Selenium distribution in a lake system receiving effluent from a metal mining and milling operation in Northern Saskatchewan, Canada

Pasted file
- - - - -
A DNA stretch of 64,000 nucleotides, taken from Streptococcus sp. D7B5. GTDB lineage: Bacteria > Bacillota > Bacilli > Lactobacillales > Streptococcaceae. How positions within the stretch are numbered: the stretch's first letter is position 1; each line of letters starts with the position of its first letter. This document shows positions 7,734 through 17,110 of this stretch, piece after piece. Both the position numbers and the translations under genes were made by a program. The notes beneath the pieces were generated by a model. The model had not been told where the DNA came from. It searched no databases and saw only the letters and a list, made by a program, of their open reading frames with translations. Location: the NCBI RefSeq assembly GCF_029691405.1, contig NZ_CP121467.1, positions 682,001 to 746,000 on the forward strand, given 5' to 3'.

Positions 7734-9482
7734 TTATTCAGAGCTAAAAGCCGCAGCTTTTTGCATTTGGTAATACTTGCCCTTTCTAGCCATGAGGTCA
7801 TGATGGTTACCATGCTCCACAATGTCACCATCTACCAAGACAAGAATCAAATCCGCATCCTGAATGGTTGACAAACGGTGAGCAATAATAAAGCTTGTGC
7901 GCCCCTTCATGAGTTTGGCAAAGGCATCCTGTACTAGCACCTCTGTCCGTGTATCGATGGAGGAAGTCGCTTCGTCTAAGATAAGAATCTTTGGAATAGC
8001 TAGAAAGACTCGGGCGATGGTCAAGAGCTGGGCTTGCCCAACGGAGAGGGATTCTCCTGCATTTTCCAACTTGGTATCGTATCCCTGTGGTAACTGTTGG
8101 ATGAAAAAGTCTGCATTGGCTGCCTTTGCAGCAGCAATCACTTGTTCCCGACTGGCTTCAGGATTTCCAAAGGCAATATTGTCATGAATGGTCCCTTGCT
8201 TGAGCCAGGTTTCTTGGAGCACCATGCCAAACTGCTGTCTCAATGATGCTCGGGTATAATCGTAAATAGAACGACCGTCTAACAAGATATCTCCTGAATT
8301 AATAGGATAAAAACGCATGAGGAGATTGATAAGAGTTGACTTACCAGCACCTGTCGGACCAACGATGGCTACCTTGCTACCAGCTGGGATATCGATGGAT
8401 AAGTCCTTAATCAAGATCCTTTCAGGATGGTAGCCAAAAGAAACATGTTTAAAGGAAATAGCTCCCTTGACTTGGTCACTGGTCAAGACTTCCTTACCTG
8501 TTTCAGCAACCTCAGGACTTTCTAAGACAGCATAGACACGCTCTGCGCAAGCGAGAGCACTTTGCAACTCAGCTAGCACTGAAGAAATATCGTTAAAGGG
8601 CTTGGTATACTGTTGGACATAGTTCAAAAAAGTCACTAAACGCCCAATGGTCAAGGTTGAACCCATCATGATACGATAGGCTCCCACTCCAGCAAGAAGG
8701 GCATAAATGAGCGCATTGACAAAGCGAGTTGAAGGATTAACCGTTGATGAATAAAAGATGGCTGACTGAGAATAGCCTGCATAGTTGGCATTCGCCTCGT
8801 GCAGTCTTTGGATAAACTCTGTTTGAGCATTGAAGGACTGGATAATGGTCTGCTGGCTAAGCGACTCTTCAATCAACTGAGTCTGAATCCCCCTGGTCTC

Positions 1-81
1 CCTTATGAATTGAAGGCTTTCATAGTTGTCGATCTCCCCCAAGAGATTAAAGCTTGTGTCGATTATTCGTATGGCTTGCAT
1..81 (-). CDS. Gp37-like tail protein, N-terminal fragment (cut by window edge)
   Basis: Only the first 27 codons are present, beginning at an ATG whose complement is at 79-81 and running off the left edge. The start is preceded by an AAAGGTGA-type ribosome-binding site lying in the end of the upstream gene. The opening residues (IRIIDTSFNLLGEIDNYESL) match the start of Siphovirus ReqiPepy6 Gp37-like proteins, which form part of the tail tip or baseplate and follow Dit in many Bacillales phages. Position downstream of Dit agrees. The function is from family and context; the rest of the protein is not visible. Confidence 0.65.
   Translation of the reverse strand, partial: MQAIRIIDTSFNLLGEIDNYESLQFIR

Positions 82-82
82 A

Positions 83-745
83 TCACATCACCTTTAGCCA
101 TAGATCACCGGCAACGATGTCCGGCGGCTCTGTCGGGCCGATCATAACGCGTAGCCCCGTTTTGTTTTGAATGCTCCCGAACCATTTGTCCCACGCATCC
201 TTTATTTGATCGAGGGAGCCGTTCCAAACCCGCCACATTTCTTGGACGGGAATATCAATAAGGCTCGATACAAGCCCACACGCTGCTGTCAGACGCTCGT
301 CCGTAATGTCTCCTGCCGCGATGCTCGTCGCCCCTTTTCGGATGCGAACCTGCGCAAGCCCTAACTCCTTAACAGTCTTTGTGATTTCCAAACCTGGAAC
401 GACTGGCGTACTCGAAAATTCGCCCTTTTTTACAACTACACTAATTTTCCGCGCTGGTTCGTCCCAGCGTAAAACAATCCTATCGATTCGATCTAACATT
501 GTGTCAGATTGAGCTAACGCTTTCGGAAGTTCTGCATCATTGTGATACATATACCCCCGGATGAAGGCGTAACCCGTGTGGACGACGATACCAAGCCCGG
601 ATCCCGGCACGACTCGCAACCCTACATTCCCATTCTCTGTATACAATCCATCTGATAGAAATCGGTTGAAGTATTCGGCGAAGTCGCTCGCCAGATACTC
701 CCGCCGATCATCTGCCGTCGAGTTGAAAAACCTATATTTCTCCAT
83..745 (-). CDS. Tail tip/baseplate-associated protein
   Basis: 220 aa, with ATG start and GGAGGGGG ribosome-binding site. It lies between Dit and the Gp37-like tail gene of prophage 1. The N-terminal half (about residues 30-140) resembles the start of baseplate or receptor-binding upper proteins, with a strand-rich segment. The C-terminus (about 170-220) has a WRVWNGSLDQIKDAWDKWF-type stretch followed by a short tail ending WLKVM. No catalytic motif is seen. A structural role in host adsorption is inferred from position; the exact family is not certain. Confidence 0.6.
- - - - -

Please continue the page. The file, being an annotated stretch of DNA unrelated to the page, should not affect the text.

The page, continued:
The release of selenium (Se) at relatively low concentrations into aquatic ecosystems over time can result in the accumulation and, if thresholds are exceeded, subsequent adverse effects in sensitive species, including higher trophic levels (such as fish). A milling operation in Northern Saskatchewan, Canada, releases treated effluent into a small stream system, and Se has accumulated in sediments and aquatic biota over time. The present study evaluated four small lakes downstream of the effluent discharge point, and one lake upstream, in order to describe and understand the distribution of Se in abiotic environmental compartments and the transfer of Se into benthic macroinvertebrates. The concentrations of Se in sampled sediments were highly variable but exceeded proposed thresholds for the protection of fish and aquatic birds in all study lakes downstream of the effluent discharge point. Selenium concentrations in surface water, whole-sediment, and sediment pore water revealed that whole-body Se concentrations in benthic invertebrates (chironomids) are best correlated with Se in pore water. It is proposed that Se accumulates in sediments through an association with the total organic carbon content of sediment and that Se is fixed from the surface water by micro-organisms and primary producers. The relationship between Se in pore water and Se in whole sediments appears to be influenced by the organic carbon content of each medium, and Se bioavailability in sediment and transfer to higher trophic levels via benthic macroinvertebrates is likely speciation dependent. Environ. Toxicol. Chem. 2010;29:606–616. © 2009 SETAC